Ethics of Jainism - Maha vratas (Major vows)
Mahavrata (lit. major vows) are the five fundamental observed by the Jain ascetics. According to Acharya Samantabhadra’s Ratnakaraņdaka śrāvakācāra: Abstaining from the commitment of five kinds of sins (injury, falsehood, stealing, unchastity, and attachment) by way of doing these by oneself, causing these to be done, and approval when done by others, through the three kinds of activity
Ethics of Jainism Jain ethical code prescribes two dharmas or rules of conduct. One for those who wish to become ascetic and another for the śrāvaka (householders). Five fundamental vows are prescribed for both votaries.
These vows are observed by śrāvakas (householders) partially and are termed as anuvratas (small vows). Ascetics observe these fives vows more strictly and therefore observe complete abstinence. These five vows are:
- Ahiṃsā (Non-violence)
- Satya (Truth)
- Asteya (Non-stealing)
- Brahmacharya (Chastity)
- Aparigraha (Non-possession)
- According to Jain text, Puruşārthasiddhyupāya:
All these subdivisions (injury, falsehood, stealing, unchastity, and attachment) are hiṃsā as indulgence in these sullies the pure nature of the soul. Falsehood etc. have been mentioned separately only to make the disciple understand through illustrations.
Apart from five main vows, a householder is expected to observe seven supplementary vows (śeelas) and last sallekhanā vow.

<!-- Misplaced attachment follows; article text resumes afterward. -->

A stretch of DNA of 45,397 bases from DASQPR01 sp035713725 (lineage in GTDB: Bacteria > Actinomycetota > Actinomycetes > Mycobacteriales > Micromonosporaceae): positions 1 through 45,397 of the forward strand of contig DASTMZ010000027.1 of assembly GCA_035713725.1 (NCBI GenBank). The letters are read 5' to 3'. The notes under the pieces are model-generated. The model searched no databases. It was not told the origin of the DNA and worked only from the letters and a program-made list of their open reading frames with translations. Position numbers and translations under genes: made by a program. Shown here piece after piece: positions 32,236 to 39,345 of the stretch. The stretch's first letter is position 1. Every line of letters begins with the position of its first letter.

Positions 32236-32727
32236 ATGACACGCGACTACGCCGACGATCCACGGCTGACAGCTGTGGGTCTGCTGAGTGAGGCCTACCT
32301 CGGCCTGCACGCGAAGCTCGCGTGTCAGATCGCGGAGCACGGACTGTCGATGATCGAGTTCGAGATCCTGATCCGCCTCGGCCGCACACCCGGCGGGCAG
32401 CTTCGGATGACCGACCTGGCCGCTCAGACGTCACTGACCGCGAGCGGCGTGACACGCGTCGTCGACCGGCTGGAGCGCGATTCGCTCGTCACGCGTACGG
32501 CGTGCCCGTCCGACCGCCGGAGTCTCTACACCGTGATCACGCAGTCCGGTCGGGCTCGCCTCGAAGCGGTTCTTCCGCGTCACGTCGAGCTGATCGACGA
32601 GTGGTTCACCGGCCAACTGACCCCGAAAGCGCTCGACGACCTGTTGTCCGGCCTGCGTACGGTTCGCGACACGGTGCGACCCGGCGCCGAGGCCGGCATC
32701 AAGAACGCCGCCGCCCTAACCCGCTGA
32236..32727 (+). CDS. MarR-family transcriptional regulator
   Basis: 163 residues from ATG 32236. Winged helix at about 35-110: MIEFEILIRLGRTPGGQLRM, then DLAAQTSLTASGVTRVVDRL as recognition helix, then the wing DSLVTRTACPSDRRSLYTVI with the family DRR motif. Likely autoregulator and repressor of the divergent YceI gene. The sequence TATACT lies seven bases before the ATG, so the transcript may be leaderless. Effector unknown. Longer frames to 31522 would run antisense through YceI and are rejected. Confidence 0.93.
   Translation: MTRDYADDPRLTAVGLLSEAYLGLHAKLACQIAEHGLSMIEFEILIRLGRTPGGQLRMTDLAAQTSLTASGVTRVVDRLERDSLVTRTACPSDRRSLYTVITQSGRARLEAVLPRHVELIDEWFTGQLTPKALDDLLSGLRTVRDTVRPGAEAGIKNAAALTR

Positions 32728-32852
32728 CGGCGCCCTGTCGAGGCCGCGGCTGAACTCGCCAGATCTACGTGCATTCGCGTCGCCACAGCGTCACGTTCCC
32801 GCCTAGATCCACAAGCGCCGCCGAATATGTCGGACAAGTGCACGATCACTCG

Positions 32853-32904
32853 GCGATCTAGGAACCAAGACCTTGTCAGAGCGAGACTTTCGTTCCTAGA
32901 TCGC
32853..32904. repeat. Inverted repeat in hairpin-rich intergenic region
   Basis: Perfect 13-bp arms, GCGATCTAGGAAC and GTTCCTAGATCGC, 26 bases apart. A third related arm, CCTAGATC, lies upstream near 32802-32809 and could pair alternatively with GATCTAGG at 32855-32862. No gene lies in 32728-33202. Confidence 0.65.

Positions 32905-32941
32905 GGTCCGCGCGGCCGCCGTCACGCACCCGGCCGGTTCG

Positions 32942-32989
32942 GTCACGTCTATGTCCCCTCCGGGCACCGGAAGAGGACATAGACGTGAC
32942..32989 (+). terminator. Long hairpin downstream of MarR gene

Maha vratas (Major vows)
Ahimsa (non-injury) is formalised into Jain doctrine as the first and foremost vow. According to the Jain text, Tattvarthsutra: "The severance of vitalities out of passion is injury."
Satya is the vow to not lie, and to speak the truth. A monk or nun must not speak the false, and either be silent or speak the truth. According to Pravin Shah, the great vow of satya applies to "speech, mind, and deed", and it also means discouraging and disapproving others who perpetuate a falsehood.
The underlying cause of falsehood is passion and therefore, it is said to cause hiṃsā (injury).
Asteya as a great vow means not take anything which is not freely given and without permission. It applies to anything even if unattended or unclaimed, whether it is of worth or worthless thing. This vow of non-stealing applies to action, speech and thought. Further a mendicant, states Shah, must neither encourage others to do so nor approve of such activities.
According to the Jain text, Puruṣārthasiddhyupāya:
Driven by passions, taking anything that has not been given be termed as theft and since theft causes injury, it is hiṃsā
According to Tattvarthasutra, five observances that strengthen this vow are:
- Residence in a solitary place
- Residence in a deserted habitation
- Causing no hindrance to others,
- Acceptance of clean food, and
- Not quarreling with brother monks.
Brahmacharya as a great vow of Jain mendicants means celibacy and avoiding any form of sexual activity with body, words or mind. A monk or nun should not enjoy sensual pleasures, which includes all the five senses, nor ask others to do the same, nor approve of another monk or nun engaging in sexual or sensual activity.
According to Tattvarthsutra, "Infatuation is attachment to possessions". Jain texts mentions that "attachment to possessions (parigraha) is of two kinds: attachment to internal possessions (ābhyantara parigraha), and attachment to external possessions (bāhya parigraha). The fourteen internal possessions are:
- Wrong belief
- The three sex-passions
- Male sex-passion
- Female sex-passion
- Neuter sex-passion
- Six defects
- Four passions
External possessions are divided into two subclasses, the non-living, and the living. According to Jain texts, both internal and external possessions are proved to be hiṃsā (injury).
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